This serves as yet another example of the sweeping impact the current student loan crisis has on the country. I goes far beyond the people holding the debt and will ultimately affect the entire economy. To learn more about the student loan debt crisis and how it may impact you directly, get Peter’s exclusive white paper The Student Loan Bubble: Gambling with America’s Future.

Download SchiffGold’s Free White Paper on The Student Loan Bubble

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One thought on “Could Your Kids’ Student Loan Debt Jeopardize Your Retirement?

  1. jmhsrv says:

    Avoid student debt at all cost, especially through Sallie Mae. They are nothing short of a Federally protected loan shark.
    In 1994 I took out a $12,000 loan to attend college. Due to a family crisis, I had to withdraw from school so that I could pay for health insurance for my ill wife. As a result, my loan went into payback status requiring monthly payment. I was in no position to afford payments at the time and had to defer the loans until 2002 – by the time I was able to start paying back the loan, it had ballooned to over $38k. I have been paying $300/month since 2002 (13 years). For many years the payments hardly made a dent due to compounding interest. To date I have paid back over $35k on a $12k loan.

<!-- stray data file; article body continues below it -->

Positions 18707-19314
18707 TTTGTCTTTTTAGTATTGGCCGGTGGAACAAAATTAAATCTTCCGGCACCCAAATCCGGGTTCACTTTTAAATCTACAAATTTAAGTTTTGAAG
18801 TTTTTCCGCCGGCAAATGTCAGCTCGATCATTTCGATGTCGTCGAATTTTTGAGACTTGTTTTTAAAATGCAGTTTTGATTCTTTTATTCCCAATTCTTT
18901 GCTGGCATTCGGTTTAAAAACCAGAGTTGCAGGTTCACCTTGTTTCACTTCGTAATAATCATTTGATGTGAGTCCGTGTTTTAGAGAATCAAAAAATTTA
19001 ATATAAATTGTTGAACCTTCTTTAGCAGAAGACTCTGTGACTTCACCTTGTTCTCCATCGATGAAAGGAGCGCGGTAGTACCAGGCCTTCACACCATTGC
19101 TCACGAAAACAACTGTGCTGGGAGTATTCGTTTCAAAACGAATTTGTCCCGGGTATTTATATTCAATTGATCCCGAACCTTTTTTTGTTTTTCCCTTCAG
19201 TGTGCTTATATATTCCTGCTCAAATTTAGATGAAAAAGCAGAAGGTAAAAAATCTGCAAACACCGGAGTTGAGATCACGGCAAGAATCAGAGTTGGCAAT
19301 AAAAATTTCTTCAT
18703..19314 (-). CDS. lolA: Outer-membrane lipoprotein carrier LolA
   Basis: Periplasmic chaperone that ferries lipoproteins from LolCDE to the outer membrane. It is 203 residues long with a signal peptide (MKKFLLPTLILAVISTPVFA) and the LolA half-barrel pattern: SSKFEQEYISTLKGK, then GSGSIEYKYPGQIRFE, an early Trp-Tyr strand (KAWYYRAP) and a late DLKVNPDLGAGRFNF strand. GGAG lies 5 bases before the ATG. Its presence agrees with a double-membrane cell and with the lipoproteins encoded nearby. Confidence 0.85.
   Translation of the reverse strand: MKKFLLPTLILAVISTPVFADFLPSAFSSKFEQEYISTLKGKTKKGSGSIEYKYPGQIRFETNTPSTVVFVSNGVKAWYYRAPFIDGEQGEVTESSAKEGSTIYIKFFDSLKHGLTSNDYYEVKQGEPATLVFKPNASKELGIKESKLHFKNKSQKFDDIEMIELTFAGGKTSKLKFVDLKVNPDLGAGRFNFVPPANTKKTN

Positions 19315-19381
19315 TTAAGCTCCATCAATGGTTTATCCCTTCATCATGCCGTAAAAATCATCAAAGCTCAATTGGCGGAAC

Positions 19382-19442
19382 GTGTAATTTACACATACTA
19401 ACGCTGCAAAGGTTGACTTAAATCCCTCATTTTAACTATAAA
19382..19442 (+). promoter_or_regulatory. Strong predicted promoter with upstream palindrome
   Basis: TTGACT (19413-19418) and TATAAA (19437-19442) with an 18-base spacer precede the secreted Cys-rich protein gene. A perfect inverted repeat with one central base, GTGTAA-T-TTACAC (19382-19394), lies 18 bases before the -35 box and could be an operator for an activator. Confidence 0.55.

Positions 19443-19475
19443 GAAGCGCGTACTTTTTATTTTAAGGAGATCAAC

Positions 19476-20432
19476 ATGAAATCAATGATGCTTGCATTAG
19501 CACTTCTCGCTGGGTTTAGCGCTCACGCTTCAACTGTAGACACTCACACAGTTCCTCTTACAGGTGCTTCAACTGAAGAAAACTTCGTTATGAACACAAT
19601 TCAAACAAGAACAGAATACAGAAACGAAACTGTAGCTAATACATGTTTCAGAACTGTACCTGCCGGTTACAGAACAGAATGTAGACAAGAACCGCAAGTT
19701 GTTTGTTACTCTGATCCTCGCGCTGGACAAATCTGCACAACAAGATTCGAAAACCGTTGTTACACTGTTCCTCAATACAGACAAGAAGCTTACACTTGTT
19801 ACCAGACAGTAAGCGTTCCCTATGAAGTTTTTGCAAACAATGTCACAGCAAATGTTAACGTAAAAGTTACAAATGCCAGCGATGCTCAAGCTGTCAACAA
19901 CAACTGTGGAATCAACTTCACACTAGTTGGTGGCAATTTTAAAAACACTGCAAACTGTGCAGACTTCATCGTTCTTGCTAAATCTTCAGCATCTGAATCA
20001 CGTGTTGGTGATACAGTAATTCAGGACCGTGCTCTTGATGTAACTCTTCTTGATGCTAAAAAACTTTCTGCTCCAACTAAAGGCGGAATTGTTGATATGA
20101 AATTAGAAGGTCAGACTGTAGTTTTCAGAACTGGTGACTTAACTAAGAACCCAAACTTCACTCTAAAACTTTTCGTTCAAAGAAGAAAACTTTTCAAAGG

The $300/month I send Sallie Mae is three times as much as I have to spend on all my living expenses each month. The payments are paralyzing. The $300 per month I send Sallie Mae would be life changing for me. $300 would mean 3 square meals, new clothes and medical needs met. Instead I have to send that money to Sallie Mae.
    Over the years I have begged Sallie Mae to forgive my loans. I have paid back so much more than I borrowed. All they every offer is reduced payments. The end result would be more debt for a longer time.
    If I stop paying my loan Sallie Mae will garnish my wages, if I lose my job, they will garnish my social security. Sallie Mae is federally protected from bankruptcy and there is no other alternative. I have pleaded with Sallie Mae to forgive the remainder of the loan, but all they offer is reduced and interest only payments – end result of either of those is debt growth and longer payback – I have already been paying back this loan for over 13 years and the loan itself is over 20 years old. The last thing I want to do is increase the term of the loan. I have even asked them to reduce the interest rate (7%), to which they respond my loan was taken out under the 1963 Student Loan Protection Ac and the interest rate is non-negotiable.
    I am 52 years old. II have been paying on a loan for over 13 years that was issued over 20 years ago. I will not be finished paying off my load until I am 55 years old. The $35k I have paid to Sallie Mae could have paid for my daughter’s education. Instead my hard earned money has been feeding a corporation that is probably tax exempt. The original loan was $12k, I have repaid over $3k.